FBI Blames Phone Flap on Miscommunication
Ben Conery writes in The Washington Times:
The FBI's top lawyer said miscommunication - not malevolence - led the bureau in 2004 to improperly obtain the telephone records of newspaper reporters writing about Islamic terrorism in Indonesia.More here.
Valerie E. Caproni, the FBI's general counsel, told The Washington Times in an interview that her explanation was based on a preliminary review of e-mails sent among agents at the time.
It was the first time an FBI official described any circumstances surrounding the situation, though the explanation seems unlikely to sway critics.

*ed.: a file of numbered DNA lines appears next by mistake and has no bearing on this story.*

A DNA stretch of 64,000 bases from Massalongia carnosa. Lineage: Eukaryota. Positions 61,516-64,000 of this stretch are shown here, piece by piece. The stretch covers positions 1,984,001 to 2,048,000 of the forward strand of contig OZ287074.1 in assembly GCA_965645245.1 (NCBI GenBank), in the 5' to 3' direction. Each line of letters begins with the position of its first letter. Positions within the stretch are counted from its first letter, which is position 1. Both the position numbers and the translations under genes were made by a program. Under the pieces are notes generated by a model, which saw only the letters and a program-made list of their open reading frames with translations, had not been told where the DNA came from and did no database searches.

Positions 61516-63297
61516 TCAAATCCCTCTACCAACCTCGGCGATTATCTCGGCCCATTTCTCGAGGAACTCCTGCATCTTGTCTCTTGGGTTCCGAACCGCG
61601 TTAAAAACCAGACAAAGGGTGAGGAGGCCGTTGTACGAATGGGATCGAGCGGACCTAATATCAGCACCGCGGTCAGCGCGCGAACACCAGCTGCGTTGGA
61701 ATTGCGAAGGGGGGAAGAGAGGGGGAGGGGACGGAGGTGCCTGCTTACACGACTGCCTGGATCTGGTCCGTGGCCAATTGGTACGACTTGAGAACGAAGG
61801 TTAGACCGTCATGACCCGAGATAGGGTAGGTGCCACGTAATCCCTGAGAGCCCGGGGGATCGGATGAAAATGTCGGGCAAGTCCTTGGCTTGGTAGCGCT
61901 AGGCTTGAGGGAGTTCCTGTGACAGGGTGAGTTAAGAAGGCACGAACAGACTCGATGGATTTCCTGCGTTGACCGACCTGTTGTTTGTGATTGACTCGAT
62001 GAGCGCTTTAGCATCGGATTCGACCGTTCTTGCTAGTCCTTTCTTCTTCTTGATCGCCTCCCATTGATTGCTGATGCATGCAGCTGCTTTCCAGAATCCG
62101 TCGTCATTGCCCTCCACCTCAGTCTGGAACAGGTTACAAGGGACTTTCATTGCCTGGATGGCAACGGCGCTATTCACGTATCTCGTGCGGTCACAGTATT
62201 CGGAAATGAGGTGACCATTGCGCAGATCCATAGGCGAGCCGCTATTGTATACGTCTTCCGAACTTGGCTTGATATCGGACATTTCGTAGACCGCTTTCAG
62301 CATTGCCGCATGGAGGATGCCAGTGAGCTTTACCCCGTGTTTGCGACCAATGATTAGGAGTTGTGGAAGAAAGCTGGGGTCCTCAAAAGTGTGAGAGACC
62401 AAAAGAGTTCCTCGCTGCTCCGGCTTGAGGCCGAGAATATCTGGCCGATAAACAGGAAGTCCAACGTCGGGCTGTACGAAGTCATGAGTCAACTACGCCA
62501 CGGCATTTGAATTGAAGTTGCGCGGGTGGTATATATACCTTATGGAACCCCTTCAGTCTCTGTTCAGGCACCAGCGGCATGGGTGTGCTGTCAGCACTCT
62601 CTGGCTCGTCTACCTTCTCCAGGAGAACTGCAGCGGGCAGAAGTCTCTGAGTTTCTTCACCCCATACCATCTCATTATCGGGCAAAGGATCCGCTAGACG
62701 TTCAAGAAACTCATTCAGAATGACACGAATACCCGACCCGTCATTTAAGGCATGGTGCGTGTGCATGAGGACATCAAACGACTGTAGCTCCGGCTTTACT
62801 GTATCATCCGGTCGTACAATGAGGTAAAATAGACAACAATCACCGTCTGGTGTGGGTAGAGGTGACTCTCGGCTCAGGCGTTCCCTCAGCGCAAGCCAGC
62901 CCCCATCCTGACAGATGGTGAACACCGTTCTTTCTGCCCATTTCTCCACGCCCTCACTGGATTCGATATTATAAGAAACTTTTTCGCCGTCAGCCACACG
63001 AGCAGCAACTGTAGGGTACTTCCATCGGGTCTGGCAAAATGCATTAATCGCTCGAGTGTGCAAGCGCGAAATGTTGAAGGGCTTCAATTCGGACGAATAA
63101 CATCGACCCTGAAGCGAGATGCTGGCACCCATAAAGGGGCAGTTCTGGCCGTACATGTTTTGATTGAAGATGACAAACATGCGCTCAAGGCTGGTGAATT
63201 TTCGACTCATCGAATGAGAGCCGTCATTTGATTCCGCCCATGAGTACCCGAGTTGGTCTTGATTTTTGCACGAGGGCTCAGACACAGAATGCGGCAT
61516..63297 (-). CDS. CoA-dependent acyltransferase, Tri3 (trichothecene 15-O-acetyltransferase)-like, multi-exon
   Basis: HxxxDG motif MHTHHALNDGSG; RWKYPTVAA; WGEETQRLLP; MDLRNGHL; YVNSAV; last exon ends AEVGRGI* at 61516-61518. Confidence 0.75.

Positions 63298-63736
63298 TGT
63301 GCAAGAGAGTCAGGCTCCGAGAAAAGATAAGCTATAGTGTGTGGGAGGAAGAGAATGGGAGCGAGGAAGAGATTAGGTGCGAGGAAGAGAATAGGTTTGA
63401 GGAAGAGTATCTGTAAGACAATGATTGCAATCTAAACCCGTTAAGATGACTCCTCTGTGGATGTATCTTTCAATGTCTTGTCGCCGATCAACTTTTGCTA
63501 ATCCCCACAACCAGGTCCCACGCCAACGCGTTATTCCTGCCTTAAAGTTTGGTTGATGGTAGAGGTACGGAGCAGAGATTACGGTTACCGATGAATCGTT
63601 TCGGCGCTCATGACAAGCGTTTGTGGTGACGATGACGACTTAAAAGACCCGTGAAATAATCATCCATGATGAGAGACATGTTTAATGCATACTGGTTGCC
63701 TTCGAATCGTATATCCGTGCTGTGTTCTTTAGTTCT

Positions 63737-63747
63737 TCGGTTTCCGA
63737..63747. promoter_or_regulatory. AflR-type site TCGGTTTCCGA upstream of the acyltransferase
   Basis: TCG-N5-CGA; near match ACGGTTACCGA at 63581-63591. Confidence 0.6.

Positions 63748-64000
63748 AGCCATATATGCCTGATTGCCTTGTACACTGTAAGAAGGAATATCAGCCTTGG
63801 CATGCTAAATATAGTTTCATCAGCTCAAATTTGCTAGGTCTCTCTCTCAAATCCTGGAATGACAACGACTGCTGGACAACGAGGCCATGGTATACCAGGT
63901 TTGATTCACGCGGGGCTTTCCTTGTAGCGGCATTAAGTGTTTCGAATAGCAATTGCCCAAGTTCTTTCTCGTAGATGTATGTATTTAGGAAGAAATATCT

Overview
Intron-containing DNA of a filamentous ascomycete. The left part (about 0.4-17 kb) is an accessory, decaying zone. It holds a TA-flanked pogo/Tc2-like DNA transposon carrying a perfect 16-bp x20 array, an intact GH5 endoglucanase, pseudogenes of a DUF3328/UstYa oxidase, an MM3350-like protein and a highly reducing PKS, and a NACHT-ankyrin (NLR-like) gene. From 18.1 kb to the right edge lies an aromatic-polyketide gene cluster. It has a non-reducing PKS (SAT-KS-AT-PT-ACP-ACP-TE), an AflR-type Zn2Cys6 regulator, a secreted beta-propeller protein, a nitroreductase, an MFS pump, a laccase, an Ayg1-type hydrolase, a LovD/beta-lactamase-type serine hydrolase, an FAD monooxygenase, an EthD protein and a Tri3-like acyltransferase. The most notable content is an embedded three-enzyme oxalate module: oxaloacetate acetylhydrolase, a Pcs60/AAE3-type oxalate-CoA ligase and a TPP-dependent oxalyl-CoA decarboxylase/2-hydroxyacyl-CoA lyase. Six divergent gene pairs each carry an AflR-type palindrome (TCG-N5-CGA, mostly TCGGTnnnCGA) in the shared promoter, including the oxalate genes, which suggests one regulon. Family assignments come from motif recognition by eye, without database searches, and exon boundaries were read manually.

A more definitive account of the situation is expected to be included in a forthcoming report from the Justice Department's Inspector General (IG) into the use of so-called "exigent letters."
The FBI used such letters to request telephone toll-billing records and subscriber information, but not the content of the calls. The letters sent to the phone companies simply stated the information was being requested because of an emergency.
"Exigent letters" are similar to the controversial National Security Letters (NSLs), which allow agents to gather certain information without normal judicial oversight.